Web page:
2023 hasn’t been the dream year Disney would have wanted for its 100th birthday. Industrial action aside, its films have had a bumpy ride: those live action reworkings of animated classics are still getting the thumbs down, Elemental, its only animation – so far – this year had mixed reactions, superhero fatigue is taking its toll and even the return of Indy wasn’t the sure thing everybody expected. So the pressure is on Wish, its latest animation, which aims to resurrect much of what turned its earlier movies into real cinematic events.
The Mediterranean island of Rosas is something of a paradise. The people, under the benevolent dictatorship of King Magnifico (voiced by Chris Pine) enjoy a peaceful, happy life – on one condition. They each surrender their most treasured wish into his protection. Some have them returned but, as teenager Asha (the voice of Ariana DeBose) discovers, there’s a dark reason why he holds on to them, something that nobody else suspects. An outcast for speaking up, she makes a passionate plea to the stars for help and has her wish granted – by an actual star. With its magical powers, it helps Asha, her friends and her family fight back against Magnifico and win a better future, one where everybody’s dreams can come true.
All of which adds up to Disney’s birthday card to itself, wrapped up in an attempt to revive the spirit of the studio we all knew and loved. There’s a thinly disguised sub-text here as well, a reassurance that despite some variable films over recent years, the studio, its values and the quality of its output hasn’t really changed – or, put more succinctly, “Trust us, we’re Disney.” Whether you completely buy that is up to you, but there’s a touch of desperation about it that’s almost impossible to disguise. Not that the younger members of the audience are likely to pick up on that.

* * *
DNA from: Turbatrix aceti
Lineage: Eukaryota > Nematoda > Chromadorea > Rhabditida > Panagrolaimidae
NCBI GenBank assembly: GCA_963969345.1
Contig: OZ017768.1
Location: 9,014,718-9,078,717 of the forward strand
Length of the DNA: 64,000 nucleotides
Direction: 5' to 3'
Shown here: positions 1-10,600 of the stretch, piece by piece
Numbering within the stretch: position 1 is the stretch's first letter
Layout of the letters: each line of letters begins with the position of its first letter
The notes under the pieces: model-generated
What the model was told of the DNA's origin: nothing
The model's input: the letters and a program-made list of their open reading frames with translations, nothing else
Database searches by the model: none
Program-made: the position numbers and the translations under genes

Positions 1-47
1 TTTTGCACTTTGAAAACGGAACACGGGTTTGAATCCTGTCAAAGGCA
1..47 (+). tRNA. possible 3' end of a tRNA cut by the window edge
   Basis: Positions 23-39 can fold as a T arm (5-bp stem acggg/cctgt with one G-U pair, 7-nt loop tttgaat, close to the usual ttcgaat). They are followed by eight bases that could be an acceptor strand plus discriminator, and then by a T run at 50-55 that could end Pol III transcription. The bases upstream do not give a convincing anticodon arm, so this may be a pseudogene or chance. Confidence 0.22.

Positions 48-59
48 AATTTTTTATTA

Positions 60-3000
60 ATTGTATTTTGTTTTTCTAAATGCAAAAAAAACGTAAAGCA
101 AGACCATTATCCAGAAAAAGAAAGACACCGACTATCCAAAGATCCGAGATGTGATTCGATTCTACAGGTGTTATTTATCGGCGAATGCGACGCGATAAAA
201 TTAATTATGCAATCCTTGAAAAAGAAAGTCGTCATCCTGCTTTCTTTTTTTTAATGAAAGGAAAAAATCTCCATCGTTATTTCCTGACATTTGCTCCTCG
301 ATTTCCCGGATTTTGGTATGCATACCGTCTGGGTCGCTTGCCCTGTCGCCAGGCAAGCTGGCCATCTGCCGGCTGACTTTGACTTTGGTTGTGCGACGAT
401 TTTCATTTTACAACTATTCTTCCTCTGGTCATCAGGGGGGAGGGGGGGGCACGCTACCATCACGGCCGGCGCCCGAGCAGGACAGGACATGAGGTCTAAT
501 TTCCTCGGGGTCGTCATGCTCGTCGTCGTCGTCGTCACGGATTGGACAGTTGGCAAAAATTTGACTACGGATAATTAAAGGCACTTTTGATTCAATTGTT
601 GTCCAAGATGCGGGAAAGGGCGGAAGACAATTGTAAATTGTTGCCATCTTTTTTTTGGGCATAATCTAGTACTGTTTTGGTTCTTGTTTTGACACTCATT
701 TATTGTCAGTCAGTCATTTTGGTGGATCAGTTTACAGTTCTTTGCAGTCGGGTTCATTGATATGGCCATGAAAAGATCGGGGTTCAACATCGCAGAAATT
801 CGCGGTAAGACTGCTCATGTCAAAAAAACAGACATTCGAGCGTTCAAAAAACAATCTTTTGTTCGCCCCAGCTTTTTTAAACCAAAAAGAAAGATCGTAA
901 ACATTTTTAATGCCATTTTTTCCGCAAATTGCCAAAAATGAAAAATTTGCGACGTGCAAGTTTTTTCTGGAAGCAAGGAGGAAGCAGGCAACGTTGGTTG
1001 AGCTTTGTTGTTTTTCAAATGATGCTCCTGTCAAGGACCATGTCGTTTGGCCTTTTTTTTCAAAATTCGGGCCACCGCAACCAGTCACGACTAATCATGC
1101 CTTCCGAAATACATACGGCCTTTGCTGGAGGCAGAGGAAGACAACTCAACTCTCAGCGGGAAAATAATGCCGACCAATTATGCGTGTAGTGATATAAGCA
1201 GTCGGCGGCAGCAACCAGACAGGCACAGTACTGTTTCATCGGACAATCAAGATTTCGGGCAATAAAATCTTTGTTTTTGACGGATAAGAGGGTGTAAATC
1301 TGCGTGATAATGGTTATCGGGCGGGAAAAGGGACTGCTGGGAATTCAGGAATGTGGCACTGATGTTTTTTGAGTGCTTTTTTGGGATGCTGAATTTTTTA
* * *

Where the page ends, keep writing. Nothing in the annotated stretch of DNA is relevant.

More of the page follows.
They’ll be lapping up a story and a style that harks back to one of the studio’s biggest successes, Frozen, directed by Chris Buck, who this time shares the helm with newcomer Fawn Veerasunthawn. He’s also on scriptwriting duties, along with Jennifer Lee, who wrote both the original and its sequel. There’s references and nods in the direction of other Disney favourites – no prizes for guessing the main one – and the film is based on a similar model. It is, however, more variable. The “comedy pet” this time is little goat Valentino (voiced by Alan Tudyk) who, by his own admission, is just three weeks old. Odd, then, that he’s given the voice of a middle aged man, but more problematic is the fact that he’s simply not funny and more irritating than cute.
The songs, a Disney animation staple, are equally inconsistent. Lyrics like “when it comes to the universe, we’re all shareholders” hardly trip off the tongue and are downright unkind to the singers but, like most Disney villains, Chris Pine nabs the best number, “This Is The Thanks I Get” and gives it all he’s got. He’s a good choice for the vain, dictatorial king, but it’s DeBose who’s the stand-out, bringing all her energy and vocal power to Asha and giving the film a sympathetically strong central character. There’s plenty to like about Wish but, in truth, it struggles to re-create the nostalgia that Disney is aiming for in the hope it will bring audiences back to the fold. It’s colourful, engaging and energetic enough, but it’s not the film to restore an affection and reputation that’s taken something of a knock.
Animation | UK cinemas, 24 November 2023 | Walt Disney Studios | Certificate: U | Dirs. Chris Buck, Fawn Veerasunthawn | The voices of Ariana DeBose, Chris Pine, Alan Tudyk, Angelique Cabral, Victor Garber and Evan Peters.